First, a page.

The formation of the first World Games for the deaf in 1924, for athletes who have a hearing loss of at least 55 decibels in the better ear, were an indication that deaf people were being given opportunities, though this movement had more to do with those using sign language than those relying on lipreading. This was a further indication of the separate path that deaf sign language users were on in comparison to deaf lipreaders.
Although hard of hearing clubs were formed around the country, it wasn’t until after WW2, and with the work predominantly of Richard Annand, that these were more structured into a national association of hard of hearing people. Similarly, parents of deaf children got together in 1944 to start the early work of the National Deaf Children’s Society.
If lipreading tuition was an integral part of any of these societies then it was not recorded as such in their histories, nor were lipreading classes yet under one umbrella organisation.
Technology was catching up quickly for deaf people and the first minicom demonstration happened in 1964, giving an early indication that deaf people were going to be able to communicate long distance with their hearing peers on an equal playing field.
Image of an early minicom/textphone device. The screen allows people to see what is being said when they cannot hear what is being said. Common abbreviations such as GA (Go ahead) and SK (Stopped keying) were developed to help with swifter communication.
In 1973, a BBC Horizon documentary called ‘The Curtain of Silence’ suggested strongly that deaf people were still a long way behind their hearing counterparts in any real sense of inclusion, remarking that, ‘some say to hear is our most precious gift’ and that ‘normal’ adults have no difficulty in hearing speech. This may have been merely the language of a time, but it distinctly indicated that a deaf person was viewed in some way as less than normal.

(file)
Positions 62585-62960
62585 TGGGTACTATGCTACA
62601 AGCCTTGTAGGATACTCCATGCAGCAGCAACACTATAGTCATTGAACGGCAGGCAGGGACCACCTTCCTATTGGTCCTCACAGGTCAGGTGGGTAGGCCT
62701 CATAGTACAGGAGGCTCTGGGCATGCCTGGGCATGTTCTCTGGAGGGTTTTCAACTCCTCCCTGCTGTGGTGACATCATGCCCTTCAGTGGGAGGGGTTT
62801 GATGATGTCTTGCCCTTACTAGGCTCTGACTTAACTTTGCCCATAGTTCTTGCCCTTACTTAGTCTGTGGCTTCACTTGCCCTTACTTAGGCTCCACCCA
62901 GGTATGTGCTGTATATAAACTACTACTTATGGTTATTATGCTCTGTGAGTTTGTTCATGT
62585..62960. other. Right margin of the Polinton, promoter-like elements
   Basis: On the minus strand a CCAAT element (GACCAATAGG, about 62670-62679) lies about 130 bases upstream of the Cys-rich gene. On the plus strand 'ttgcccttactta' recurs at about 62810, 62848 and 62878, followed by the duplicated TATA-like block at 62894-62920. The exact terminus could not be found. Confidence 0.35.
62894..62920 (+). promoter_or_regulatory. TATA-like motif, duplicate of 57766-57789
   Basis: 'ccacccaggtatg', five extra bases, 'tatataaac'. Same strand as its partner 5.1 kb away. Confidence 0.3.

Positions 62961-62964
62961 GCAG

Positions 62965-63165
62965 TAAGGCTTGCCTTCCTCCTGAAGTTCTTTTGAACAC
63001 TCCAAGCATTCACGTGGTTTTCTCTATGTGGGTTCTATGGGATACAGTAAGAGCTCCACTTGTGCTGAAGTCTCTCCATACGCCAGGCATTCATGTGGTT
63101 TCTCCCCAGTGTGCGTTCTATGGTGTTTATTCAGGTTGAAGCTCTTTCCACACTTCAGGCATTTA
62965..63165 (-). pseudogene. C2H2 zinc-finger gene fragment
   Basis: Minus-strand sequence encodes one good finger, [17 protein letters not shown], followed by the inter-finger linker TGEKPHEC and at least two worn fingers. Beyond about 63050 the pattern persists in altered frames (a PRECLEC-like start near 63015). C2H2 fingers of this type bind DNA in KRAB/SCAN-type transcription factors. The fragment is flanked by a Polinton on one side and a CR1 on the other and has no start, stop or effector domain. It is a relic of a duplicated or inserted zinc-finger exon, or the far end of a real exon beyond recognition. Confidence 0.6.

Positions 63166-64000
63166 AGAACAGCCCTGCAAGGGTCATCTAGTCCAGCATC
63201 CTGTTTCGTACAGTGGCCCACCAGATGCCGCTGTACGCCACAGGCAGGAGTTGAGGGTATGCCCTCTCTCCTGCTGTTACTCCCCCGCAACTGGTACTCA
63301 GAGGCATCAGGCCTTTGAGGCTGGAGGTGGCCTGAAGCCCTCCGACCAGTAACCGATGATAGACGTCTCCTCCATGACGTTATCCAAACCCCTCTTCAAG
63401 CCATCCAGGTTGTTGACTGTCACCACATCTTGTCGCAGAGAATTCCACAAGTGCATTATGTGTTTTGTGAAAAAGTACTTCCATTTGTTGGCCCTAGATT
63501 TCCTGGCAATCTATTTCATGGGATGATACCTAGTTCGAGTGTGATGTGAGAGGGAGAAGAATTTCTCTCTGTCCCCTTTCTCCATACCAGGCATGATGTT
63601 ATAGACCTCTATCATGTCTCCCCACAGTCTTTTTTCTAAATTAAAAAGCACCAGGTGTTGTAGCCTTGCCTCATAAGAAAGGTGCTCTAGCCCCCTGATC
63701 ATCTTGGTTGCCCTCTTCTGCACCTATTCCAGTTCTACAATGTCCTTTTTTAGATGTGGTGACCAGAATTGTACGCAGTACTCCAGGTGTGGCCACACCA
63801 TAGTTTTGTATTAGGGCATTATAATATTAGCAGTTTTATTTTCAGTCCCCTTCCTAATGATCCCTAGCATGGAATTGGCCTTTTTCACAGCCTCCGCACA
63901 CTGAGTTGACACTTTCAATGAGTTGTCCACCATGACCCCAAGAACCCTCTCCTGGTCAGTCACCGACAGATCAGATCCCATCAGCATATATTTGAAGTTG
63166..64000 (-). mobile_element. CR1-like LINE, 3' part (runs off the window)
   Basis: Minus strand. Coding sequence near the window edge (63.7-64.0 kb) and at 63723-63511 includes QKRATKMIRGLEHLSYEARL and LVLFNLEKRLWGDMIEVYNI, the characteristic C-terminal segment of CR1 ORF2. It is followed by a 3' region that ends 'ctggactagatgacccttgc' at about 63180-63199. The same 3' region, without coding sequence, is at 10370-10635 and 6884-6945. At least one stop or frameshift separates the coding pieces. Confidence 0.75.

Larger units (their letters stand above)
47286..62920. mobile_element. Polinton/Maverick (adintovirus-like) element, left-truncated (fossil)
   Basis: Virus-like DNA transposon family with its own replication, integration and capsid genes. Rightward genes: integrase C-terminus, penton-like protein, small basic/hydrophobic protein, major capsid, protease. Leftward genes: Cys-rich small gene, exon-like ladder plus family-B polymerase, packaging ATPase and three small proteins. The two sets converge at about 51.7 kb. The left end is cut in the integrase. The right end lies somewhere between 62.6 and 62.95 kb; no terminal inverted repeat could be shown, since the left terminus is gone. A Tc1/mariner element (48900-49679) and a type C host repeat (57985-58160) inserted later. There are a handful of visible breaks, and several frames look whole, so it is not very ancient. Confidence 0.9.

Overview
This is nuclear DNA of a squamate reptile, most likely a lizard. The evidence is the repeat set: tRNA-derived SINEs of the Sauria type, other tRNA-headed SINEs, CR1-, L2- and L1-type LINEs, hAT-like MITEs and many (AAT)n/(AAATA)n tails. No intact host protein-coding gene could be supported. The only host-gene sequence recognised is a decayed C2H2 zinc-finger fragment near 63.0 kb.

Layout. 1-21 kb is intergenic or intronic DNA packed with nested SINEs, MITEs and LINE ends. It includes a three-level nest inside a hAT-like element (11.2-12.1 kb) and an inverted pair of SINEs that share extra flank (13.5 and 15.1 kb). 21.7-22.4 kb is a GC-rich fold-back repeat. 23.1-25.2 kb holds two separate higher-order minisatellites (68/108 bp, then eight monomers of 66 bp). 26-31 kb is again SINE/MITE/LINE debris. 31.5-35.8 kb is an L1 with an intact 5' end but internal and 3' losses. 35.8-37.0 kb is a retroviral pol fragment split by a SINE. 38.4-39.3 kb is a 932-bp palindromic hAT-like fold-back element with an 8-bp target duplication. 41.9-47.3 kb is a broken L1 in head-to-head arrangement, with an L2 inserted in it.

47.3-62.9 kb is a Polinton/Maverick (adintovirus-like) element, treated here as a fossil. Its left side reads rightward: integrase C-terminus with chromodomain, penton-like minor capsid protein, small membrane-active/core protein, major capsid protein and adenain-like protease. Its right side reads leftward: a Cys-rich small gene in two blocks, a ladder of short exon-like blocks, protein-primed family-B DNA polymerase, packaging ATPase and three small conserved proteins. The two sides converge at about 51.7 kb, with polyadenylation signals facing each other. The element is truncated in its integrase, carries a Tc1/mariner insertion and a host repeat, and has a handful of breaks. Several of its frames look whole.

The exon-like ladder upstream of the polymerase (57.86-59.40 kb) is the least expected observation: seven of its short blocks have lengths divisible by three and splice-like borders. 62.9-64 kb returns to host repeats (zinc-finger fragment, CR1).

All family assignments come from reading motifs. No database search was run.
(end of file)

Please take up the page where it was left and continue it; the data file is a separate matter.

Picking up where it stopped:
Lipreading was offered to both pre-school children and schoolchildren and was, within the programme, delivered by enthusiastic teachers using the mechanism of toys and games, either in one-to-one situations or in small classroom groups. As with the Manual of Lipreading, parents were encouraged to take over in the role of teacher to get as much input of lipreading and the rudiments of speech to the child as possible from a young age. One teacher was keen to point out that lipreading was not just looking at the lips, but involved the whole expression.
The purpose of such input the documentary informed us was to enable the child to, ‘understand the meaning behind flickering lips’, with the addition that, ‘only when the child can lipread . . will it begin to understand the importance of language and attempt to reply in words it will never hear’. Although it is quite shocking to hear a deaf child referred to as ‘it’ we can perhaps be lenient here and see the phrase as a whole attempting not to differentiate between genders.